Wild continue to struggle against Blackhawks’ Crawford

In seven playoff games the past two years, Minnesota has scored 10 goals against Corey Crawford.

Jerry Lai/Jerry Lai-USA TODAY Sports

"Corey, Corey, Corey" has been a popular salute from the United Center fans through the first two games of the second-round playoff series between the Minnesota Wild and Chicago Blackhawks.

Heading home for Game 3, Minnesota will be thankful it won’t have to hear Corey Crawford’s name cheered.

Crawford helped the Blackhawks win the first two games in Chicago, frustrating the Wild again in the playoffs. Minnesota’s top-six forwards haven’t scored in the series as Crawford stopped 18 shots in Sunday’s 4-1 loss in Game 2. Crawford stopped 25 of the 27 shots he faced in Game 1.

"One thing to me was clear right from the start and surprised we didn’t see more of it last game, but I thought that we didn’t have the legs tonight, and that was a big factor," Wild head coach Mike Yeo said. "You could see it in our puck support. You could see it when we get a puck and we weren’t taking two or three strides before we made a play. We were making a lot of stationary plays, wide stance. Tomorrow we’ll give the guys a day off. Playing the afternoon game today probably didn’t help us. But the fact that we got a little extra time before Game 3, then hopefully that will give us a chance to put a little extra gas in the tank."

Minnesota will look to turn another series around at home. The Wild lost the first two games in Colorado in the first round before winning both games at home and eventually winning the series on the road in Game 7.

Blackhawks 4, Wild 1

"Well, we’re in a familiar spot," Yeo said.

The familiarity with Crawford is likely getting old for Minnesota.

Crawford has stymied the Wild in the playoffs before. Last year, Crawford helped Chicago to a five-game, first-round series win. In seven playoff games the past two years, Minnesota has scored 10 goals against Crawford.

After stopping 132 of the 139 shots he faced last year against the Wild in the playoffs, Crawford has stopped 43 of 46 shots in this series. On Sunday, Zach Parise, Mikko Koivu, Charlie Coyle, Matt Moulson, Mikael Granlund and Jason Pominville were a combined minus-11 and had eight shots on goal.

"The pressure’s always there, for sure," Yeo said of pressure on his top two lines to score. "There’s more pressure when you’re trailing. So, obviously they get that first goal and now that’s when the pressure starts to creep in. We’re a play or two away. Pommer had a real good opportunity there in the third period to tie it up and just kind of rolled off his stick.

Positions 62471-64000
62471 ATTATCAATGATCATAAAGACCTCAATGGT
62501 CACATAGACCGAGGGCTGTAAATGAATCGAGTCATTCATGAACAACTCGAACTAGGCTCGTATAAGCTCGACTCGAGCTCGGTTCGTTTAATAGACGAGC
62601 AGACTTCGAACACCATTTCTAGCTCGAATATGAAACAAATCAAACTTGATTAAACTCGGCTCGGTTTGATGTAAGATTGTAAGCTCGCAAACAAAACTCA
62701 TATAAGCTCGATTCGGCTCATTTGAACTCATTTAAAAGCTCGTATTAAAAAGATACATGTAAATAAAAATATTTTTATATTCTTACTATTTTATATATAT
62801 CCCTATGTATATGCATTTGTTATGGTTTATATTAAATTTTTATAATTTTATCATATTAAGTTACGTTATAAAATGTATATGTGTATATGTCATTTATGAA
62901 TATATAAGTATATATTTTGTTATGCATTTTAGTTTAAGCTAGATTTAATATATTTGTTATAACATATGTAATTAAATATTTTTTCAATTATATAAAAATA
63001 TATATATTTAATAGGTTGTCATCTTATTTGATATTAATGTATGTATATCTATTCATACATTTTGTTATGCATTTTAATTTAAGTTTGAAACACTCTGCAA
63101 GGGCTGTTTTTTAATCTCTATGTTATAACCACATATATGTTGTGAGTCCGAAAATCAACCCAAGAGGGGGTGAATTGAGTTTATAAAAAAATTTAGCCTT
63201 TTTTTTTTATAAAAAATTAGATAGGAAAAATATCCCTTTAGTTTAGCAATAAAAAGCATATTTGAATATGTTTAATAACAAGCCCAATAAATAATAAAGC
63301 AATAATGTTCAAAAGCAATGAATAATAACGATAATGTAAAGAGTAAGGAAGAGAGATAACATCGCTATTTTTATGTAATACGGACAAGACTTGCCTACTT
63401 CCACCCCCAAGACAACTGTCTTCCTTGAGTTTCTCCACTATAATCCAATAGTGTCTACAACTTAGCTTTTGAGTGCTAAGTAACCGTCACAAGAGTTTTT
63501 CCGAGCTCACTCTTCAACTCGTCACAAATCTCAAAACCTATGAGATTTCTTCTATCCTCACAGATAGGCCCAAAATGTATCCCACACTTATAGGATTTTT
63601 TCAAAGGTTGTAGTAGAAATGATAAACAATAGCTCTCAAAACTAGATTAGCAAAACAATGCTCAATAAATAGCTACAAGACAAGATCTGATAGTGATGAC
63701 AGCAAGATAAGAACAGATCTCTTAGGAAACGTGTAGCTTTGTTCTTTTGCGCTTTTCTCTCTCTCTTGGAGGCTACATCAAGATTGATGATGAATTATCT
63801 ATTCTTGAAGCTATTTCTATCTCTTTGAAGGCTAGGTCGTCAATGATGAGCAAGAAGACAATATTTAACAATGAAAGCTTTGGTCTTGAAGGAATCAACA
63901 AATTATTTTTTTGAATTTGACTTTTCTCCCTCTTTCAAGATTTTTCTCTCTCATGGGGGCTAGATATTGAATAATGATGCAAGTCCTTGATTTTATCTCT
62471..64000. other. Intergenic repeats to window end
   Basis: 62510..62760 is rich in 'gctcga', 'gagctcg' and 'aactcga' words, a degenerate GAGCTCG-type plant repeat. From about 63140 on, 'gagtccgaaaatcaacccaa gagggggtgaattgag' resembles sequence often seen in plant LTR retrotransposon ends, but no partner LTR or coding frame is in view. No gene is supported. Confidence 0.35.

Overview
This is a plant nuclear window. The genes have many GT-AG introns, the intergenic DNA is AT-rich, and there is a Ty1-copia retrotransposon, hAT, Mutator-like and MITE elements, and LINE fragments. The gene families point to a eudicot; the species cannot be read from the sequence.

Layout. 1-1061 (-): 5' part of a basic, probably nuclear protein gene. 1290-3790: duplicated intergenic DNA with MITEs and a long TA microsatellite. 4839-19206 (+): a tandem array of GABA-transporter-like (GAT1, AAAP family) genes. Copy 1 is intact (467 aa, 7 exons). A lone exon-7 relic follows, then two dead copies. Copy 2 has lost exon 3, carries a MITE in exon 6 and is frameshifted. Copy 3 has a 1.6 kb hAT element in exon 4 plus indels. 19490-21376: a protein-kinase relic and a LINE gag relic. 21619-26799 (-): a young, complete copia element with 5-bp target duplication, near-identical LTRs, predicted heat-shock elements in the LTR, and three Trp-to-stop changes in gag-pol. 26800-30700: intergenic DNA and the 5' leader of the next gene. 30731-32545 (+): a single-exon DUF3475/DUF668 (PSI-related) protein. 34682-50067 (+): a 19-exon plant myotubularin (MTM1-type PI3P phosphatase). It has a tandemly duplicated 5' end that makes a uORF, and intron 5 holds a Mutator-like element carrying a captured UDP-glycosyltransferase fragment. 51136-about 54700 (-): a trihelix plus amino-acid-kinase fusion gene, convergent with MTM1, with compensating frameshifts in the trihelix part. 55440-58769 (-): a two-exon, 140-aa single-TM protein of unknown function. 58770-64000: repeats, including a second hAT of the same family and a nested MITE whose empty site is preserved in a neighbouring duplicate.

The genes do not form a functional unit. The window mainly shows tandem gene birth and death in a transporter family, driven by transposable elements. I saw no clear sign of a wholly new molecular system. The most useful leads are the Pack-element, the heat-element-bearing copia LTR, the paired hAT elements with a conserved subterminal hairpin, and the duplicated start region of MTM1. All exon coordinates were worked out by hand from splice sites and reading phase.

"What I want from our guys is to throw this in the garbage, to turn our sights towards getting excited about going back home. There are positives. And (I’m) not sitting here saying we’re feeling good about the fact that we’re down 2-nothing, but at the same time, I’m not saying that this feels like last year too. I do think that we’ve played better in these two games, and I feel more confident that if we can get completely on top of our game then we got a chance to get back in this thing."

Chicago blocked 25 shots in front of Crawford on Sunday.

"They are a really good team to block shots," Granlund said. "We know that. We just need to get them through. We need to maybe sometimes do a little bit quicker shot or maybe a little bit more patient. Whatever it is, we need to get more pucks through. That’s one of the keys going on."

Minnesota’s scoring in the series has come from defenseman Clayton Stoner and forwards Kyle Brodziak and Cody McCormick, who each are usually relegated to third- and fourth-line roles. McCormick scored his first of the playoffs on Sunday on a wrist shot in the slot.

Yeo was also mixing up the lines on Sunday to find a spark. The changes typically have involved Parise, Koivu, Coyle, Moulson, Granlund and Pominville combining in different manners. Coyle and Granlund were the only two of the six to score in the first three games against Colorado, but all ended up tallying goals in the seven-game series.

"We were mixing a lot of things up trying to get something going," Yeo said. "We’re going back home and like I said, us as a staff we’ll make sure that we do what we have to do as far as not just standing pat, but at the same time I think we do have to have a bit of a short memory here from these two games. This is a good team we played. You can’t let them get in your head. They found a way to win two games and we have to go do our job now. We have to win our two games at home. We can’t get caught in too big of a picture here because we’re right where we were last series and I know that we’re playing a different team, but the last team we played was pretty good too. So our next game’s our only challenge, our only thought right now."

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